Antibody persistence 1 year after pandemic H1N1 2009 influenza vaccination and immunogenicity of subsequent seasonal influenza vaccine among adult organ transplant patients
ABSTRACT We investigated the antibody persistence in solid organ transplant (SOT) recipients 1 year after immunization with two doses of monovalent AS03-adjuvanted influenza A(H1N1)pdm09 vaccine. We also assessed the boosting effect of the seasonal trivalent inactivated vaccine 2010 (TIV/10) that contained the influenza A(H1N1)pdm09 strain. A total of 49 SOT recipients and 11 healthy controls were included. After a blood sample was obtained to assess the persistent immunity, one dose of TIV/10 was administered and another blood sample was collected 1 month after vaccination. A(H1N1)pdm09 antibodies were measured using a haemagglutination inhibition assay. The percentage of SOT recipients with protective titres decreased between 1 month and 10-14 months after the monovalent influenza A(H1N1)pdm09 vaccination, from 79% (n = 38) to 47% (n = 23) (P = 0.02). The corresponding numbers for the control group were 100% and 63%, respectively (P = 0.008). After the TIV/10 boosting dose, the number of SOT recipients with protective titres increased from 47% (n = 23) to 71% (n = 35) (P = 0.2). All the controls reached a protective titre level. The median titre rise was significantly higher among controls when compared to SOT recipients (P = 0.0036). No rejection or adverse events were seen. The results show an obvious need for vaccine boosting doses in the SOT patients. (ClinicalTrials.gov number: NCT01256931).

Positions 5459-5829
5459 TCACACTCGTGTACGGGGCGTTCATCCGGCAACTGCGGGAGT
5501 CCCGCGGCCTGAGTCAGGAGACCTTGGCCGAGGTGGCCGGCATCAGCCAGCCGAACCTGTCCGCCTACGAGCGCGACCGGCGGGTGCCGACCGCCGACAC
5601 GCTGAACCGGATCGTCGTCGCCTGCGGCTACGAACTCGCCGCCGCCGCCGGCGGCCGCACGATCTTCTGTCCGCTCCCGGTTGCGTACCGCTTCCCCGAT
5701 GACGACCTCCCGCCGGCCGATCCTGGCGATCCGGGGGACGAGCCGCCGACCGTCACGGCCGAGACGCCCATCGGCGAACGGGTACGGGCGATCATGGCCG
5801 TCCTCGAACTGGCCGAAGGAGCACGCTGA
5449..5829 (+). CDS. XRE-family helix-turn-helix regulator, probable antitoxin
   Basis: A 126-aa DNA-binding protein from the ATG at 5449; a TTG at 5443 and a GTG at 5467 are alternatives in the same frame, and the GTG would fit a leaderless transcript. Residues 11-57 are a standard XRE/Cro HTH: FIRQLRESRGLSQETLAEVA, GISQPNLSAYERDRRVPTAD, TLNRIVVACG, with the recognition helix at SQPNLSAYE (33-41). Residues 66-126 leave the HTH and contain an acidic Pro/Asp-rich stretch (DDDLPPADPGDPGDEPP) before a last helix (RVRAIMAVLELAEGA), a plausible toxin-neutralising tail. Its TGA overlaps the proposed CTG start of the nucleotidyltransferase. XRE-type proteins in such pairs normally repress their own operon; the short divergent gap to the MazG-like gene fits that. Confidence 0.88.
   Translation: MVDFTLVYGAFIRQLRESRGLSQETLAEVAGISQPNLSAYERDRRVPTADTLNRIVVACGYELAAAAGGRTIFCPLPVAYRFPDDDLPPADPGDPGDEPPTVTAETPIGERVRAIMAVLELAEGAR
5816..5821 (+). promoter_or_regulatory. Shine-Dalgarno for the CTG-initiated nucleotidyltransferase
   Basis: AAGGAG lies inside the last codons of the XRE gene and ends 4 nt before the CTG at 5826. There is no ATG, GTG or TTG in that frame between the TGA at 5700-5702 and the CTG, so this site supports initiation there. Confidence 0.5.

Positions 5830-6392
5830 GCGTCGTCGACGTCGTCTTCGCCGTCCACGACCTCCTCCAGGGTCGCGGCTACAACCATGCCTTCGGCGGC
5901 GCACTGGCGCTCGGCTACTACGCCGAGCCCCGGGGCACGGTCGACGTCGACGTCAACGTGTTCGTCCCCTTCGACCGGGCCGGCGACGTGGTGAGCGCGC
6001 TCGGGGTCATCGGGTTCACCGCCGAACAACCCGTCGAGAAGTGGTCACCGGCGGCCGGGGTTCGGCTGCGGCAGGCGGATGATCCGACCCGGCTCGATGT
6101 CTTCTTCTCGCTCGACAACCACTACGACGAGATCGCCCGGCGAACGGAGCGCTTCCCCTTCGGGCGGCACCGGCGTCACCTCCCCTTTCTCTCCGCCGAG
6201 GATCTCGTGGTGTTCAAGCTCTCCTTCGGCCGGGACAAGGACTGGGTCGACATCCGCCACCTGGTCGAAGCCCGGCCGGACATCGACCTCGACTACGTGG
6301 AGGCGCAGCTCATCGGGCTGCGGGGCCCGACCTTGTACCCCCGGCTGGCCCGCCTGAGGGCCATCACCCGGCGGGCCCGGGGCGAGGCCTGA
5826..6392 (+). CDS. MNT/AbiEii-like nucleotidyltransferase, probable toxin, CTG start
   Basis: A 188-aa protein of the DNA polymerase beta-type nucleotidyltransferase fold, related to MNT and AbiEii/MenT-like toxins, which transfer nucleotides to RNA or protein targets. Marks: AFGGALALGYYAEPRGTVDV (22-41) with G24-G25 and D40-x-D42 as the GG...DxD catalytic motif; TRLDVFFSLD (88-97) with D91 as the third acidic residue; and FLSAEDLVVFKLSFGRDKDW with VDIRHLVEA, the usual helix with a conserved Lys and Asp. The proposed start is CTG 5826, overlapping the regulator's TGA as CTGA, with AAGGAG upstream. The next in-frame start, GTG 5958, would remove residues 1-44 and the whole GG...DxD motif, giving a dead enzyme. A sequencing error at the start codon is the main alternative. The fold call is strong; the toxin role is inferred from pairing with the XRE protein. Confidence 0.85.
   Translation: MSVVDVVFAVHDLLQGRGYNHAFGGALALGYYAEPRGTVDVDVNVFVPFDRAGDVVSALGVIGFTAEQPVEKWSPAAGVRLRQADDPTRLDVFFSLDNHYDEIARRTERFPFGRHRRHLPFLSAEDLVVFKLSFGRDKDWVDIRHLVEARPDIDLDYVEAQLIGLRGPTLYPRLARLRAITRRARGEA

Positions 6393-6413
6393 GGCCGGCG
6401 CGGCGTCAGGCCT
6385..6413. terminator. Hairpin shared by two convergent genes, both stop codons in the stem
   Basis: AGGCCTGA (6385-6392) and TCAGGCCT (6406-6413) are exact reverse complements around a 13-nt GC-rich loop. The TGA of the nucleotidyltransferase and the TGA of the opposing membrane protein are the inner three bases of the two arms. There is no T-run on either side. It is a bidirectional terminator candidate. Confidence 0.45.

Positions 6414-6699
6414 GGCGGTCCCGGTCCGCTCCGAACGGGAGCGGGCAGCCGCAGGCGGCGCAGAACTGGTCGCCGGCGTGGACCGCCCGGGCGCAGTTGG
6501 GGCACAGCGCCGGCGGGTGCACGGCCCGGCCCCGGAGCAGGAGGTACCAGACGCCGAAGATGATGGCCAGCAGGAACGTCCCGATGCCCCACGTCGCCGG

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ABSTRACT: Whether influenza vaccination in solid-organ transplant recipients is efficacious remains a controversial issue. Furthermore, theoretical concerns have been raised regarding the safety of vaccination as it might trigger rejection of the allograft. The present prospective trial is aimed at investigating the antibody response and safety of influenza vaccination in renal transplant recipients (RTR). A total of 165 RTR and 41 healthy volunteers were vaccinated with a standard trivalent inactivated influenza vaccine. Hemagglutination-inhibiting (HI) antibodies were quantified before and 1 month after vaccination. Seroprotection (SP) and seroresponse (SR) were defined as a titer > or =40 and a 4-fold rise in HI titer, respectively. Similar SR rates were observed in both groups. Postvaccination SP rates in RTR amounted to 92.7%, 78.7% and 82.9% for A/H1N1, A/H3N2 and B, respectively. High baseline SP rates, most probably reflecting frequent preimmunizations, explain partly the high postvaccination SP rates. SR rate was independently and inversely associated with baseline SP rate. Mycophenolate mofetil (MMF) usage was associated with a 2.6-5-fold lower SR. Nonetheless, these patients showed good postvaccination SP rates. A booster dose did not enhance SP or SR rates. Influenza vaccination neither affected allograft function nor caused rejection episodes. In conclusion, influenza vaccination is efficacious and safe in renal transplantation.American Journal of Transplantation 02/2008; 8(2):332-7. DOI:10.1111/j.1600-6143.2007.02066.x · 6.19 Impact Factor